“Virginia has one of the finest systems of higher education in the country,” said Delegate Jimmie Massie (R-Henrico). “The House of Delegates has taken specific steps in recent years to address the rising cost of college, increasing funding for financial aid and prioritizing in-state students. The $237 million investment we are making this biennium will help mitigate tuition increases, leaving more money in the pockets of hard working Virginia families.”
- The House budget is a conservative, responsible, and structurally-balanced budget; general fund spending has decreased by 5% over 10 years when adjusted for population and inflation
- Exceeds the Governor’s investment in K-12 education by nearly $70 million while increasing flexibility for local schools and reducing tax burden on local government; includes a teacher pay raise
- Invests in higher education to limit tuition increases to no more than 3 percent each year
- Makes strategic and targeted investments in economic development while emphasizing accountability and oversight
- Funds a comprehensive package to combat domestic violence, including additional funding for prevention, treatment and counseling services
- Builds on previous efforts to strengthen the health care safety net, creating new PACT teams and additional waiver slots
- Invests in Virginia’s hardworking state employees by providing a 3% pay raise in the first year
- The House budget proposal does not include any tax or fee increases.
- Deposits $605 million in the state’s rainy day fund, restoring the fund to 90% of its previous balance. By the end of the biennium, the fund will be at $845 million.
- Funds the annual contribution to the Virginia Retirement System at 100% of the Board certified rate, fulfilling our requirement two years ahead of schedule. The House of Delegates first proposed fully funding VRS in November, before the Governor’s budget proposal was released.
- Accelerates the $189.5 million repayment to the VRS for the contribution rate deferral in 2010. This is six years ahead of schedule. This saves $44 million per year moving forward.
- Eliminates the Accelerated Sales Tax on over 90% of businesses by the end of FY 2018.
- Proposes a bond package of $1.5 billion, which is nearly 40% smaller than the $2.4 billion package originally proposed by the Governor.
- Allocates excess revenues to reduce the amount of money borrowed for the bond package. Under the House proposal, if revenues exceed the modified forecast that money will be used to pay down the balance of the bond package.
- The House budget proposal exceeds the Governor’s investment in K-12 education by nearly $70 million, but gives localities much needed flexibility by re-establishing the lottery proceeds distribution.
- Invests $15.2 billion for direct aid to public education, an increase of $897.1 million from the previous biennium.
- Includes $83.3 million for a 2% teacher pay raise in the second year of the budget.
- Re-establishes the lottery proceeds distribution, sending $272 million back to localities with almost no strings attached. This sends 31% of lottery proceeds back to local schools by FY18. The House goal is to fully restore the 40% distribution, which was the policy prior to 2010.
- The House budget proposal builds on our continued effort to make college more affordable for Virginia families and includes $66 million more than Governor McAuliffe proposed for higher education funding.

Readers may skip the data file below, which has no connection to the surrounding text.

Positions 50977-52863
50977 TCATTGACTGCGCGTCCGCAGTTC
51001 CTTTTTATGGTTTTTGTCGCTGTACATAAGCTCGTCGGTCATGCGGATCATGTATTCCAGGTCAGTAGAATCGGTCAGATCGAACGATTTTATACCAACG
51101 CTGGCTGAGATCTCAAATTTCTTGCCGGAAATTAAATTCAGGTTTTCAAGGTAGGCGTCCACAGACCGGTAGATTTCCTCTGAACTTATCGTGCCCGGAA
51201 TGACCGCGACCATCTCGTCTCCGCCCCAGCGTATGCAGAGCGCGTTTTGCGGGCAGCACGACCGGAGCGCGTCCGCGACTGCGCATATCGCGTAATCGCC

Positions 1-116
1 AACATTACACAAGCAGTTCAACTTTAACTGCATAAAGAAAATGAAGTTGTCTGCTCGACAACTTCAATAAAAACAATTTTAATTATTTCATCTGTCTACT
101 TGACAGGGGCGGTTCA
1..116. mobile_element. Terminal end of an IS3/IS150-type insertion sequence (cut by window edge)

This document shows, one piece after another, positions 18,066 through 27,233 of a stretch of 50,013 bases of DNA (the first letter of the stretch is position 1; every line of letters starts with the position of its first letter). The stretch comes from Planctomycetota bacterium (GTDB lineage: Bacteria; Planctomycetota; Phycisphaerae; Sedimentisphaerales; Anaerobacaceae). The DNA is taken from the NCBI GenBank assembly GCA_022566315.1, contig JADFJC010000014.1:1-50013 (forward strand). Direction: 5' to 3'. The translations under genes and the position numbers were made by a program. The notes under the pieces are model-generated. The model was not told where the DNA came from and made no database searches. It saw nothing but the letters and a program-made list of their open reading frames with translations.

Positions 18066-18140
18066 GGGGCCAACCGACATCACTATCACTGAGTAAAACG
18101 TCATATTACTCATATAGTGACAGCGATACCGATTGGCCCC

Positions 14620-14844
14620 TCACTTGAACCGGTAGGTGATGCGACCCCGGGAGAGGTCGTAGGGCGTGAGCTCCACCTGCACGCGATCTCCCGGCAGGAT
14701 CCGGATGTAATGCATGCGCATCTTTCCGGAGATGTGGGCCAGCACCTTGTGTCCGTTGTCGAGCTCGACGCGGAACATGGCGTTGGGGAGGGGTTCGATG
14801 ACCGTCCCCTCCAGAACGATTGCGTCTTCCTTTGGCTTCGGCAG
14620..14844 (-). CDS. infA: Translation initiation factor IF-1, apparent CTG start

- Includes $237.1 million to hold tuition increases at no more than 3% per year by providing increasing support for in-state students by $687 in FY17 and $864 in FY18 at four year schools.
- The budget also increases state support for community college students by $264 per year in FY17 and $317 per year in FY18.
- The House budget funds strategic and targeted investments in economic development, while promoting increased accountability and oversight in coordination with our legislative priorities.
- Includes $110 million in new money for economic development, $59 million less than Governor McAuliffe originally proposed. The $59 million was re-directed to K-12 and higher education.
- Increases accountability by directing funds to GO Virginia and the Virginia Research, Development and Commercialization Fund. Provides nearly $75 million in funding for these initiatives.
- The House budget complements the House’s legislative efforts to prevent and combat domestic violence.
- Includes $3.2 million to fully fund the House legislative proposals on domestic violence.
- Includes $2 million to expand domestic violence prevention, treatment and counseling programs and services for women and children.
- Includes $5 million for rapid rehousing efforts. Rapid rehousing funding is used to provide safe shelter for veterans and victims of domestic violence.
- The House budget does not include Obamacare’s Medicaid expansion or the Medicaid provider tax that both Republicans and Democrats in Congress have called a “gimmick.”
- The House budget invests $28.9 million in new funding to build a stronger healthcare safety net, including funding for substance abuse treatment, to create two new PACT teams, and increase eligibility for the GAP program to 80% of FPL.
- Creates new DD waiver slots.
- Includes $197.9 million for a 3% pay raise in the first year of the budget for state employees, college faculty and state-supported local employees. The Governor’s budget proposal provided a pay raise in the second year.
- The budget also sets aside $28.2 million in FY18 to implement the findings and recommendations of Speaker Howell’s Commission on State Employee Retirement Security and Pension Reform.